Punishment Without Revenge
Considered by many to be to Spain what Shakespeare is to England, there’s no denying that Lope de Vega is a powerful wordsmith. His use of the Spanish language in El castigo sin venganza is poetic and passionate, but how would an English version of the play compare?
Happily, this translation by Meredith Oakes is unmatched and possibly improves on the suitability of Punishment Without Revenge for a modern audience by enhancing the comedy of this dark tragedy…
Federico, the illegitimate son of the womanising Duke of Ferrara, unknowingly falls in love with his future stepmother, Cassandra. Although she returns his love, their passionate affair can only lead to tragedy. Yet how can the Duke have justice without forsaking his own honour?
Directed by Laurence Boswell, this production has all the elements of a perfect play: comedy, drama and tragedy. Acting is unwaveringly strong from each member of the cast and the words are delivered with passion, clarity and a deep understanding.
The first monologue from Cassandra (Frances McNamee) is worthy of a standing ovation as we see her truly pained and lament her confusion and horror at the feelings she has for her son-in-law Federico (Nick Barber).
Barber too is deeply possessed by his character’s traits and transforms from a noble count to a lovesick fool, wracked with forbidden desire.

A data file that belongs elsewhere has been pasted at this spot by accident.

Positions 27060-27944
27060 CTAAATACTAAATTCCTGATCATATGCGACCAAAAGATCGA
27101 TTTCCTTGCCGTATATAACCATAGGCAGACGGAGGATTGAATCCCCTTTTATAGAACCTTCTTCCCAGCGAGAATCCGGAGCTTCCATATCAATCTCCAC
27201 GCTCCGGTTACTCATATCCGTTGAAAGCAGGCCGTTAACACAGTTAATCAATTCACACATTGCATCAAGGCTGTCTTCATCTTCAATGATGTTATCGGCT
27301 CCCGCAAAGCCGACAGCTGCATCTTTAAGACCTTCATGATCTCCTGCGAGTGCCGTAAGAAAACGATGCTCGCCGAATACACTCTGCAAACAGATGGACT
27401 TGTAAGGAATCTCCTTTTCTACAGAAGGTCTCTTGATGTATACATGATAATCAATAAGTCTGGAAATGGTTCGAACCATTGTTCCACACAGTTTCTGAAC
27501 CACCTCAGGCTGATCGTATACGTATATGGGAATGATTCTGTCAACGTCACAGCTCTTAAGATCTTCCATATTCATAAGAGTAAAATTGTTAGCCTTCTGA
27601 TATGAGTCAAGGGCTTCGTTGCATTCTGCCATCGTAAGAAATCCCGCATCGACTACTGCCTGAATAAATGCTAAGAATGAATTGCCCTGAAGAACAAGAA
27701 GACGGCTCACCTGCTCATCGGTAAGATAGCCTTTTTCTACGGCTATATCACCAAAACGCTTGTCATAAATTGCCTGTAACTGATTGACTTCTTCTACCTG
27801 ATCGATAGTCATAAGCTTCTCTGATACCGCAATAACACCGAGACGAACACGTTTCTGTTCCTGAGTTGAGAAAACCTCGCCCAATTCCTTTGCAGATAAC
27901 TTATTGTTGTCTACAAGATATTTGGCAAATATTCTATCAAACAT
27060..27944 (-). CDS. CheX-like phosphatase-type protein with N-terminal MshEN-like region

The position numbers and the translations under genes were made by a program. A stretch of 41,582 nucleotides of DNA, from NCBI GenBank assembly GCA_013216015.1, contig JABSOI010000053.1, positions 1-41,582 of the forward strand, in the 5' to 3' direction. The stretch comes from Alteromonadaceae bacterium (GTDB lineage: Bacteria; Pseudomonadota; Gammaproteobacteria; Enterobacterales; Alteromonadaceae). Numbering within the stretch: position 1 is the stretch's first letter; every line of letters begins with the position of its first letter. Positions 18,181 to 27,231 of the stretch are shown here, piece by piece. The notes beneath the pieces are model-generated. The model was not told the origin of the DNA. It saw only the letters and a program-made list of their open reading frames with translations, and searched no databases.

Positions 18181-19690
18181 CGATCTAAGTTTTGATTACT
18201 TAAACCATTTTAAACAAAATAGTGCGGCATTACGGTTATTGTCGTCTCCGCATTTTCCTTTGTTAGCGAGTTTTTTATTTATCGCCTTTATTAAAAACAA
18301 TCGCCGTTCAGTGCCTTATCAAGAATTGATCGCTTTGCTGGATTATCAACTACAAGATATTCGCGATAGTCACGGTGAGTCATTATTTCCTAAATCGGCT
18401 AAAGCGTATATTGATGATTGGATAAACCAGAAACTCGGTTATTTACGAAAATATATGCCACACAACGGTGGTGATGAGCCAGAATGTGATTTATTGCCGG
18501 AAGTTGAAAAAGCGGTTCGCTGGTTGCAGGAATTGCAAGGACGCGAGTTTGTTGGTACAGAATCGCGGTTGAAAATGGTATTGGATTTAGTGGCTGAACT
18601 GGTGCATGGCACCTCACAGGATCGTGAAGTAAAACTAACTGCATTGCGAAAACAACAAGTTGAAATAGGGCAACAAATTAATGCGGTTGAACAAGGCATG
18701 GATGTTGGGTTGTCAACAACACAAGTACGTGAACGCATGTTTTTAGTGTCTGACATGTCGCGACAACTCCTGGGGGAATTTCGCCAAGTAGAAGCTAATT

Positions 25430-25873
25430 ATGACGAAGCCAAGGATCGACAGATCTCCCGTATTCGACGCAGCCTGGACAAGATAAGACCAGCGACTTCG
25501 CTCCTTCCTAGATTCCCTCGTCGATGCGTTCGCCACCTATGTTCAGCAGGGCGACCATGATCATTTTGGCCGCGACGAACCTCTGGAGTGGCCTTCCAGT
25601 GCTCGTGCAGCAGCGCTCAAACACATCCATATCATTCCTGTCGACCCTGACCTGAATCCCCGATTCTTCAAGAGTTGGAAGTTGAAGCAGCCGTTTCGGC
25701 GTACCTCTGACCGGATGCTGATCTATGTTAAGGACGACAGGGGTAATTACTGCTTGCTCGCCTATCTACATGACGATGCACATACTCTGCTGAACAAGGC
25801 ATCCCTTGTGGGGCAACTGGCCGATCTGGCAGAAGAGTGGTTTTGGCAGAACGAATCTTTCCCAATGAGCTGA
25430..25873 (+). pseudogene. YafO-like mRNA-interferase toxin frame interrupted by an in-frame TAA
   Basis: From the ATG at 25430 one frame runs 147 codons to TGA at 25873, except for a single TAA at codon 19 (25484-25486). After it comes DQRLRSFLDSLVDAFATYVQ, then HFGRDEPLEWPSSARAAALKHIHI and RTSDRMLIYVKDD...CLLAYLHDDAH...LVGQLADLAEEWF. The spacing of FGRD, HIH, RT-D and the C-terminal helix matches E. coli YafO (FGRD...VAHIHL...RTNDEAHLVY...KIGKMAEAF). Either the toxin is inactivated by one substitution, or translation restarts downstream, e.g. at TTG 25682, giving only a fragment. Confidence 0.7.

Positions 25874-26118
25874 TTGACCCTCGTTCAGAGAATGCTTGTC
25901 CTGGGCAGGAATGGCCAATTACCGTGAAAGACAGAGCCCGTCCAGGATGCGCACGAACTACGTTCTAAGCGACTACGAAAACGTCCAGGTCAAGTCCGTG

Most of the comedy is delivered by faithful servant Batin (Simon Scardifield), who is ever sincere and deadpan with his comic lines. Meanwhile we see William Hoyland as the Duke switch between loving father, neglectful husband and wronged man.
The stage is almost bare, but the Arcola Theatre has many secrets that allow the actors to appear and reappear from all parts of the stage within seconds. Costumes are magnificent, perhaps almost too grand for the simplicity of the set, whilst sound effects are discreet, but help to accentuate the setting.
Passionate, poetic and polished, but remaining true to this masterpiece of the Spanish Golden Age, this is a fantastic production, and the drama of Act II (whilst it feels a little rushed) leaves the audience holding their breath until the last minute.
Punishment Without Revenge plays at the Arcola Theatre until 14 March 2014
Reviewed by Michaela Clement-Hayes on 10th February 2014